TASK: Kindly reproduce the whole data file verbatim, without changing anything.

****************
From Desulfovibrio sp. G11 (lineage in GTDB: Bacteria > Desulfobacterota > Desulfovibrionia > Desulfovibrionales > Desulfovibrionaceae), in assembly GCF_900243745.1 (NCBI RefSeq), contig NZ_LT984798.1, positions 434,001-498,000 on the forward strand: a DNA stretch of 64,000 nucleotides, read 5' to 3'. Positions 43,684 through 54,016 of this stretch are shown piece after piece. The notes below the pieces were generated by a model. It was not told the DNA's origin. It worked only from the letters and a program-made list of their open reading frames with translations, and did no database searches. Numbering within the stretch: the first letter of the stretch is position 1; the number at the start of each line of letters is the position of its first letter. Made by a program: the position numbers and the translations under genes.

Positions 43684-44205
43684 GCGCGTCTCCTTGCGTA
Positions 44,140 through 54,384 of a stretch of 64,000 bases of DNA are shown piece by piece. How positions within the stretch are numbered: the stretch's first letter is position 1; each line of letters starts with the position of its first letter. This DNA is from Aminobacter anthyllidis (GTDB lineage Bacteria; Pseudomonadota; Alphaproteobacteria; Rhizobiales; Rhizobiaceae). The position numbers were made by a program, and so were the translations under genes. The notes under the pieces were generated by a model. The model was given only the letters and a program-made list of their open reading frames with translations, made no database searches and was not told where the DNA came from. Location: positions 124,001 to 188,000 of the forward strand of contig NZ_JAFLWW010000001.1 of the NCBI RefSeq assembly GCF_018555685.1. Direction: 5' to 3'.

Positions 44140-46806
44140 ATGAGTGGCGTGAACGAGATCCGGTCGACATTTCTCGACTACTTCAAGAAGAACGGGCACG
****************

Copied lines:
From Desulfovibrio sp. G11 (lineage in GTDB: Bacteria > Desulfobacterota > Desulfovibrionia > Desulfovibrionales > Desulfovibrionaceae), in assembly GCF_900243745.1 (NCBI RefSeq), contig NZ_LT984798.1, positions 434,001-498,000 on the forward strand: a DNA stretch of 64,000 nucleotides, read 5' to 3'. Positions 43,684 through 54,016 of this stretch are shown piece after piece. The notes below the pieces were generated by a model. It was not told the DNA's origin. It worked only from the letters and a program-made list of their open reading frames with translations, and did no database searches. Numbering within the stretch: the first letter of the stretch is position 1; the number at the start of each line of letters is the position of its first letter. Made by a program: the position numbers and the translations under genes.

Positions 43684-44205
43684 GCGCGTCTCCTTGCGTA
Positions 44,140 through 54,384 of a stretch of 64,000 bases of DNA are shown piece by piece. How positions within the stretch are numbered: the stretch's first letter is position 1; each line of letters starts with the position of its first letter. This DNA is from Aminobacter anthyllidis (GTDB lineage Bacteria; Pseudomonadota; Alphaproteobacteria; Rhizobiales; Rhizobiaceae). The position numbers were made by a program, and so were the translations under genes. The notes under the pieces were generated by a model. The model was given only the letters and a program-made list of their open reading frames with translations, made no database searches and was not told where the DNA came from. Location: positions 124,001 to 188,000 of the forward strand of contig NZ_JAFLWW010000001.1 of the NCBI RefSeq assembly GCF_018555685.1. Direction: 5' to 3'.

Positions 44140-46806
44140 ATGAGTGGCGTGAACGAGATCCGGTCGACATTTCTCGACTACTTCAAGAAGAACGGGCACG